For renters, organising building insurance will be down to the landlord - so that’s one thing already ticked off the list. Make sure you still take care of the property though, or risk losing your security deposit when you eventually move out. It might be worth looking into getting accidental damage insurance to protect you from those accidental wine spills or stubborn make-up stains.
So, we’ve spoken about covering the building above, but what about what’s inside it? Contents insurance will cover all of your most prized and valued possessions in the event of a fire, flood or break in and should be set up whether you’re renting or buying.
Our contents insurance explained article goes into more detail on what you need and what’s covered. While you’re at it, why not try out our home contents insurance calculator to work out how much your stuff is worth.
For couples living together, it's worth taking out a joint contents insurance policy to cover the whole home. This is cheaper than a standard home contents only policy, but bear in mind that any claims your partner makes will go on your record, meaning you may face higher premiums when it comes to renewing.
If you’re planning to take any items outside of the house, such as laptops and phones, you’ll need to check with your insurer to make sure they’re covered under your contents insurance. Learn more about insurance cover away from the home.
When shopping for new sofas and TVs for your new home, and especially when you’re both combining your valuables with your partner's expensive jewellery tastes and gadgets, make sure to check the amount of money you’re insured for under home contents insurance.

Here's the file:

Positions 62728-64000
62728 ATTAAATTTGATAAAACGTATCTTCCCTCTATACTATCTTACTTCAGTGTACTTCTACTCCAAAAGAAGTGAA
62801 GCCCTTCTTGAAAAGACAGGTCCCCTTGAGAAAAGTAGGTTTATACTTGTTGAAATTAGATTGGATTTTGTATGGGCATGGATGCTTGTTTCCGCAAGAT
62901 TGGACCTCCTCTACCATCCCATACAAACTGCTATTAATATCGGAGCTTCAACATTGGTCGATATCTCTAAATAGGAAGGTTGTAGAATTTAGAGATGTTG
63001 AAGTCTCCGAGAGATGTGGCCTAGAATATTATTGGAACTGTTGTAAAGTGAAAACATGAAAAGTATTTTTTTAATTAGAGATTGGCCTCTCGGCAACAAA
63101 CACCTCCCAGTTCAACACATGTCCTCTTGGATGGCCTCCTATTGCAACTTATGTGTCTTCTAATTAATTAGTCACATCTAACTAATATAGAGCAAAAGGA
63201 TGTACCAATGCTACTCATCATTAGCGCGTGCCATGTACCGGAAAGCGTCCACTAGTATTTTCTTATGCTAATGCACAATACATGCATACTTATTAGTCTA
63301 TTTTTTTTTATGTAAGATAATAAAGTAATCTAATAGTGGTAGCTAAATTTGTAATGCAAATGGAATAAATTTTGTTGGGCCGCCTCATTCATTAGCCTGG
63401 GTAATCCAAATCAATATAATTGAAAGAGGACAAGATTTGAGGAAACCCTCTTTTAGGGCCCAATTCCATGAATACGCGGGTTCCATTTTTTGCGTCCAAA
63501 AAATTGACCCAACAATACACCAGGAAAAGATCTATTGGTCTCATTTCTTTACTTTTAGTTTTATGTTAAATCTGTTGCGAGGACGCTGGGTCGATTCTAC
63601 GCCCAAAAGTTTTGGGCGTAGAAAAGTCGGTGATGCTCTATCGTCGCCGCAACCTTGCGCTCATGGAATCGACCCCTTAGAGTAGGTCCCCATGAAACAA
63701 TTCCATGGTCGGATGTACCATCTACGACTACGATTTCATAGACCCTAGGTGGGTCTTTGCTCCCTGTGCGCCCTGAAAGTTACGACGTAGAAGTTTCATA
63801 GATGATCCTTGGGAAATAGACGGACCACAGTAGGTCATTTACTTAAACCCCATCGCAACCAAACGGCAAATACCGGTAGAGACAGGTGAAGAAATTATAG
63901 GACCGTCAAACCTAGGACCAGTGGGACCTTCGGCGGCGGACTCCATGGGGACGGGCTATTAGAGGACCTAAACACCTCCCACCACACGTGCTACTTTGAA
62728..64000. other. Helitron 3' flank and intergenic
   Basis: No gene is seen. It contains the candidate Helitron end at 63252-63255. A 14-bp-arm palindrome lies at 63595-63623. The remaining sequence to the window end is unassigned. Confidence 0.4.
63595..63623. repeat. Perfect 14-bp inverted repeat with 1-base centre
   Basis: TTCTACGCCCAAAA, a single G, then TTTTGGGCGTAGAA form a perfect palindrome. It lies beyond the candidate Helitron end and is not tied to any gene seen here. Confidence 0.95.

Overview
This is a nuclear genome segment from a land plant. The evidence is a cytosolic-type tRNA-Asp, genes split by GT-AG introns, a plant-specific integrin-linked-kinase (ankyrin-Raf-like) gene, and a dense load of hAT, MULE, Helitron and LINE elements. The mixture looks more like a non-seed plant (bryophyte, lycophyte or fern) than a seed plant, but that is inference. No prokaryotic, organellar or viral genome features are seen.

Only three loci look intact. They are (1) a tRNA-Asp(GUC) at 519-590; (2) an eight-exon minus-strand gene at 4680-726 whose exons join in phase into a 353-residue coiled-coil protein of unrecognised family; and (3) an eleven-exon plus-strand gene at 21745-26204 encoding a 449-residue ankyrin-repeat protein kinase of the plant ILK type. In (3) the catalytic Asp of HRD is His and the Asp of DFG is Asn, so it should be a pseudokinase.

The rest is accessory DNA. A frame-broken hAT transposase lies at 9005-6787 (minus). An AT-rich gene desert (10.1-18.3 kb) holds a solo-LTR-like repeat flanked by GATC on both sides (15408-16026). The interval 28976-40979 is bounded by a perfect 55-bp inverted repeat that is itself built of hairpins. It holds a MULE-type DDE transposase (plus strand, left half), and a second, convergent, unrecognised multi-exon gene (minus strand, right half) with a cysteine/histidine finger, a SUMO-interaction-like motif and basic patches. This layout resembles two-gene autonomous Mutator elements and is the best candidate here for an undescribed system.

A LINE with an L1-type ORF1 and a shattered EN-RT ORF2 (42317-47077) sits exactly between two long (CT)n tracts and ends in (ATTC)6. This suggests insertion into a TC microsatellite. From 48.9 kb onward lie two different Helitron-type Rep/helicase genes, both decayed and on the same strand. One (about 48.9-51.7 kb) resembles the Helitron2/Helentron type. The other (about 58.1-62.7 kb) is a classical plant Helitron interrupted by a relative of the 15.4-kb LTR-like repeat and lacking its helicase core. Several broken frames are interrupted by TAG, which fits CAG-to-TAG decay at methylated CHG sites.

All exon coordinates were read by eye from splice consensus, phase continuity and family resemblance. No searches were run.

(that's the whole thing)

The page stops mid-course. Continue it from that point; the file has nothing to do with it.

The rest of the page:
It’s also worth taking a closer look at your policy to see if it covers ‘goods in transit’ - there’s always something that doesn’t make it in one piece!
If you already have home insurance and want to continue with your current policy, make sure you get in touch to update your address once you’ve moved.
As you take the first big leap into combining your lives you might also want to start thinking about combining your health insurance too - especially if you’ve bought a house together. Some mortgage providers will even ask for you to have a health and life insurance policy in place. With long tenancies and mortgage repayments, there’s a lot of financial commitments to deal with. If something unfortunate was to happen to you or your partner, health insurance could help you to manage payments one income.
The break-up clause
As always, it’s important to hope for the best, whilst also planning for the worst. Just in case of a heart-breaking break-up, or a friendship fizzle out, it’s good to have some ‘insurance’ and re-assurance - in the shape of a legal agreement.
When buying with someone else, it’s wise to have a declaration of trust. This outlines how things would be divided up if you were to separate. On top of this, for renters and homeowners, it’s worth considering building a cohabitation agreement to squash any squabbles. This can include details such as how much each partner has paid into the property, furnishings, repairs, renovations, deposits and bills.
Due to the cost of living crisis it’s estimated that a third of home owning couples who break up are forced to live together for an average of 1.3 years after they split up, with one in eight having to continue to share a bedroom.
If you’ve decided to move in together, already found the perfect property and are ready to start packing, check out our ultimate moving home guide to check you’ve got everything ready.
Moving in together can be a challenging, but exciting time. We hope this guide has made it seem a little less daunting and stressful, with our top tips and to do lists.
You’ll have to work out who gets control of the TV remote between yourselves - after all, arguing beats no communication at all! It’s still a good idea to work out who’s sorting the insurance though to make sure it doesn’t get forgotten. Get in touch for help and advice on combining your policies.